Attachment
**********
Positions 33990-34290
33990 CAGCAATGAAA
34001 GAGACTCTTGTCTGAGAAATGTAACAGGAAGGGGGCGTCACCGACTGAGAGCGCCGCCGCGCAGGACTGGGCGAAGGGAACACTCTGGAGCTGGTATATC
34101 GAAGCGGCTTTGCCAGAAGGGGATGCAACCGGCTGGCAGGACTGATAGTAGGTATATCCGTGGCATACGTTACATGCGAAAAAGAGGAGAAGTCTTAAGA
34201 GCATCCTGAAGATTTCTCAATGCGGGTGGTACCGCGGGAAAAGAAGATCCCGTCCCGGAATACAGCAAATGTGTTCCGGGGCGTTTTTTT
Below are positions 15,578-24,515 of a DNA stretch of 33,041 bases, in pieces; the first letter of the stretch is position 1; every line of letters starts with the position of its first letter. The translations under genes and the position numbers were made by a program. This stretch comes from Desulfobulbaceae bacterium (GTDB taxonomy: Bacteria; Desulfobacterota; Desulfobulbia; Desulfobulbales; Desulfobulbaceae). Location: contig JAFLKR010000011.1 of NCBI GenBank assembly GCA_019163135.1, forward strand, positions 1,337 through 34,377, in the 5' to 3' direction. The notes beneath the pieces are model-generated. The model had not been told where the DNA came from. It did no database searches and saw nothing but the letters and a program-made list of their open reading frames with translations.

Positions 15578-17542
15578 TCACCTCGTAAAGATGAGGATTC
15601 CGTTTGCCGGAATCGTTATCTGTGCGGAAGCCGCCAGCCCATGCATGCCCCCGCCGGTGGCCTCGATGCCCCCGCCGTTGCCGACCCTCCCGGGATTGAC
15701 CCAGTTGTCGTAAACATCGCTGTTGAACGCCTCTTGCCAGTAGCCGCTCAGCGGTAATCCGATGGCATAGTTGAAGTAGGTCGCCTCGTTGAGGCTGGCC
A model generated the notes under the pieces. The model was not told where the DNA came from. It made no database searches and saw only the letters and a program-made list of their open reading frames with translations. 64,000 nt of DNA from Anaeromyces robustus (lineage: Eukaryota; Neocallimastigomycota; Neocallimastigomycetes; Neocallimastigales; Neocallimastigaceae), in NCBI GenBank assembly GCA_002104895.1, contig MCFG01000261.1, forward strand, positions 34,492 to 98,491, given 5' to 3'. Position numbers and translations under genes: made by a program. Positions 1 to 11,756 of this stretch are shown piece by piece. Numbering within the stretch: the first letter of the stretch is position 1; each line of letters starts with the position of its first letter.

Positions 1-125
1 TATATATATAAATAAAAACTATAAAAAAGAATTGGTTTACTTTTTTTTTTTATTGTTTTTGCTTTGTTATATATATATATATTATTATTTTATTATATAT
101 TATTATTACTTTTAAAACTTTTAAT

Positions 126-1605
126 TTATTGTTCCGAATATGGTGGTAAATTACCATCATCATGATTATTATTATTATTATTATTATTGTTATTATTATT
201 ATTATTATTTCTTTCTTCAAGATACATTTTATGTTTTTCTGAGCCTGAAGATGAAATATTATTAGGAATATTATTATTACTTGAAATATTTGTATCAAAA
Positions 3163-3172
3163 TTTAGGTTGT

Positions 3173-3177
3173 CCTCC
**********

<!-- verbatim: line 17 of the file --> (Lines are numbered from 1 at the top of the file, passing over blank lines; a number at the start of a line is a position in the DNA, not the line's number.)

201 ATTATTATTTCTTTCTTCAAGATACATTTTATGTTTTTCTGAGCCTGAAGATGAAATATTATTAGGAATATTATTATTACTTGAAATATTTGTATCAAAA